New Flavors, New Cause.
About a month ago the GU Energy rep sent me some samples of their new gel flavors – French Toast, Birthday Cake and CHAi LATTe. Prior to that they had also sent a few samples of their Stroopwafels.
Personally, my stomach can’t handle real sweet nutrition or hydration products, so my go to GU has always been Vanilla Bean. When I got my sample packets, I knew the Birthday Cake would be too sweet and I’m not a fan of chai. So, I enlisted my two friends to be test monkeys for me and I took the French Toast for myself.
All three gels come in single serve 100 calorie packets, two are designed to be used for daily training/competition and one for demanding training/competition.
French Toast – Gives You energy and Money to NICA
Many companies are engaging in corporate responsibility. Recently I wrote about Mint Cycling socks a new company that gives a percentage of sales to the National Interscholastic Cycling Association (NICA) to get more kids on bikes. GU Energy has added a special-edition French Toast Energy Gel to the “GU Gives” family of products with 10% of sales being donated to NICA.
The flavor of the French Toast gel tasted more like maple syrup to me and wasn’t overly sweet. I used it prior to one of my group rides and it did not upset my stomach. I did like the fact that there was no caffeine, because during evening training rides, I don’t want the caffeine, or I’ll be up all night. Now I have an option, Vanilla Bean when I want a boost from caffeine (20mg) and French Toast when I don’t.
Birthday Cake Without the Candles
My friend Tracy tried the Birthday Cake flavor which she felt didn’t quite taste like birthday cake but was good. The GU rep at CBDA said it was more like the sprinkles on birthday cake. Tracy also liked the idea of having a caffeine-free option. Her normal go to sweet flavors are Salted Carmel or Vanilla Bean (both have caffeine). For test purposes Tracy used the gel just prior to her 5-mile run and it worked just fine.
No Spill, CHAi LATTe
Margaret tried the Chai Latte flavor (with 35mg of caffeine) that’s designed for more demanding training and competition than the other two flavors. She used it prior to a race and didn’t experience much of a jolt from the caffeine. Her comment was “I’m a coffee drinker so that may be why I didn’t feel the jolt.”
The chart below shows a comparison of key components between the Roctane Energy Gel with caffeine and the gel without.
Single Serve Stroopwafel
The Stroopwafel are designed for daily use before/during training and competition and was inspired by an 18th century Netherland treat. It is made of two thin wafers with a syrup in between. The Stroowafel provides the same amount of carbohydrates, electrolytes and amino acids as the gel packs but in an easy to eat waffle. It is also easy to digest and if you want, warm it up over your morning cup of coffee.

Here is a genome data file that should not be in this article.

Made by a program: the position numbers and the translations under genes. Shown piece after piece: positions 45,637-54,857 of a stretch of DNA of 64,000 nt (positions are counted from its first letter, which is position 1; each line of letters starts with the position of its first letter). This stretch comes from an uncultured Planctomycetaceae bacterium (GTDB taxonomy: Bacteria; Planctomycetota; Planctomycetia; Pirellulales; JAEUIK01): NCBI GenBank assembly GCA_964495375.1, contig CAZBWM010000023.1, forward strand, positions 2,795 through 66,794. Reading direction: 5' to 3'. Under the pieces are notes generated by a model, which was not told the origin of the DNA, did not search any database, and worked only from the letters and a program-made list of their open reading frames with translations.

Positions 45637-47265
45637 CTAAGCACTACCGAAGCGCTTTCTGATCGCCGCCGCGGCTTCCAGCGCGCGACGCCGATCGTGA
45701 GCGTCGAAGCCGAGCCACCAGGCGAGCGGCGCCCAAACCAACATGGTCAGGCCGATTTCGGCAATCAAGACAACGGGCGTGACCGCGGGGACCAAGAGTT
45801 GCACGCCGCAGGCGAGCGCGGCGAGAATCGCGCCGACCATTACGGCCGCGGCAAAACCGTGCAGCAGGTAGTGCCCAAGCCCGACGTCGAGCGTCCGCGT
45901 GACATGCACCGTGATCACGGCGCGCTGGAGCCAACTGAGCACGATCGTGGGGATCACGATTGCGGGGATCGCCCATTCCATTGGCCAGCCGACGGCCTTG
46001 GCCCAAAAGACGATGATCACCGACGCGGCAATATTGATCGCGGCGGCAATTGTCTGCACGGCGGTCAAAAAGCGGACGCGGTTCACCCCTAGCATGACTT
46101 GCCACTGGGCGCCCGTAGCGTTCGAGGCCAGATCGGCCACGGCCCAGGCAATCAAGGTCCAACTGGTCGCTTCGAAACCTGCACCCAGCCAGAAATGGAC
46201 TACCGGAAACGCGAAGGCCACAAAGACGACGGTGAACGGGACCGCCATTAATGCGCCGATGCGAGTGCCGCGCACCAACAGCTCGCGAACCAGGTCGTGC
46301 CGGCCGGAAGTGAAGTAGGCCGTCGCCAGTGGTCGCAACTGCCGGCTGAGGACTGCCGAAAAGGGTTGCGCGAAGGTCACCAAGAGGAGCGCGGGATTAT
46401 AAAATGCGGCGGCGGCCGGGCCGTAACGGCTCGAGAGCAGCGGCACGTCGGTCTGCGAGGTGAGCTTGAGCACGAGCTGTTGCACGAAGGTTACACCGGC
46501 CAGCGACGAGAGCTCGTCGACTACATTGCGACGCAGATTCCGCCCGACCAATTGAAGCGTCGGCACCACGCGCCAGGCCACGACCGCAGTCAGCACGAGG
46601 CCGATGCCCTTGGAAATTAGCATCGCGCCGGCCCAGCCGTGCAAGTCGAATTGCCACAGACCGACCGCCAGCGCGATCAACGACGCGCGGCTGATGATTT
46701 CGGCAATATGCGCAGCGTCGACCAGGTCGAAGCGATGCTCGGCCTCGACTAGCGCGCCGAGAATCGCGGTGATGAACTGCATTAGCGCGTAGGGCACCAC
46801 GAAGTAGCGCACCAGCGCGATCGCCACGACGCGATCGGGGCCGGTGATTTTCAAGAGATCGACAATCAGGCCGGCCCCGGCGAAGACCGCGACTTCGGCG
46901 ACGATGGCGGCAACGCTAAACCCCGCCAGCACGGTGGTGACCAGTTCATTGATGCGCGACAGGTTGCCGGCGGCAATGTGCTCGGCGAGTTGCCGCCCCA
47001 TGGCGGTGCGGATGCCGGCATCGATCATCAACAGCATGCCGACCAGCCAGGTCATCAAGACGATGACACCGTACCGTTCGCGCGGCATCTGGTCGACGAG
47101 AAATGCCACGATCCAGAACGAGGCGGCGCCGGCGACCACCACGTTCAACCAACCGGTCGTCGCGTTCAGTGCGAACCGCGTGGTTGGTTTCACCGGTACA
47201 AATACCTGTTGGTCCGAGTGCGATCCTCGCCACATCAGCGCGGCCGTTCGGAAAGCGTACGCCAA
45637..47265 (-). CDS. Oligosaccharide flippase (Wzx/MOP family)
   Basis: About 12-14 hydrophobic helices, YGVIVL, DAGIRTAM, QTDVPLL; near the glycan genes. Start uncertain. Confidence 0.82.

I like the flavor and texture of the Stroopwafels, having tried Campfire S’mores, Hot Chocolate and Coconut. I used them on a couple of my rides putting it in my rear jersey pocket. Storage was an issue because I found that the edges of the waffle were fragile and crumbly. I made the mistake of opening it in the car on the way to a ride. Crumbs went everywhere when I opened the packet and ate it.
From sweet to mild, GU Energy makes gels and Stroopwafels for every taste. I’ve been using Vanilla Bean for several years before and during rides without any stomach distress. Choose the caffeine flavors for an added boost during a hard training ride or race. The non-caffeinated gels work nicely for your regular training. Most bike shops, athletic stores and online sell both the single pack and boxes of each product. Some even offer a box of mixed flavors so you can test a few yourself.
Mark Follmer says
What difference does 100 calories in the middle of a 3,000-calorie ride make?
Why not just stop at a convenience store and buy some ordinary candy?
There are also plenty of common soft drinks with lots of sugar and caffeine.
Road Bike Rider says
I think there are different approaches to cycling nutrition, and some people prefer the ordinary foods and candy for sugar approach, and others like the convenience of a sports specific energy gel or bar that has an exact number of calories so they can meter out exactly what they want to consume during a long ride.
For me personally, I know approximately how many calories per hour I can tolerate before an upset stomach, and which products do or don’t cause an upset stomach for me. So if a product like GU works for me and I know I can handle 300 calories per hour, I would know how many calories are coming from my bottle of energy drink and how much to drink every hour, and then use the GU gels so that I can mix it up and get calories from a different source. Maybe one hour I’d drink a bottle, and then consume a gel and more water the next hour. What I like about a 100 calorie gel is that it’s a small enough amount that I can gulp it down and not have an upset stomach. If it was a bigger package, that would be too much at once for me.
(I am not a regular GU user and use Tailwind and Spiz energy drinks and a variety of different bars. I’m not a fan of gels in general. I’ve used GU drinks and gels at events where that product was available at aid stations.)
I think Coach Hughes agrees with you and likes regular foods. If you can tolerate regular food and have access to it, then why not?
Mark Follmer says
Whichever you choose, be sure to wash is down with plenty of water.
So sorry they got rid of the peanut butter flavor. That was the only one I actually liked. Chai latte?? On a ride or a run?!Thanks, but…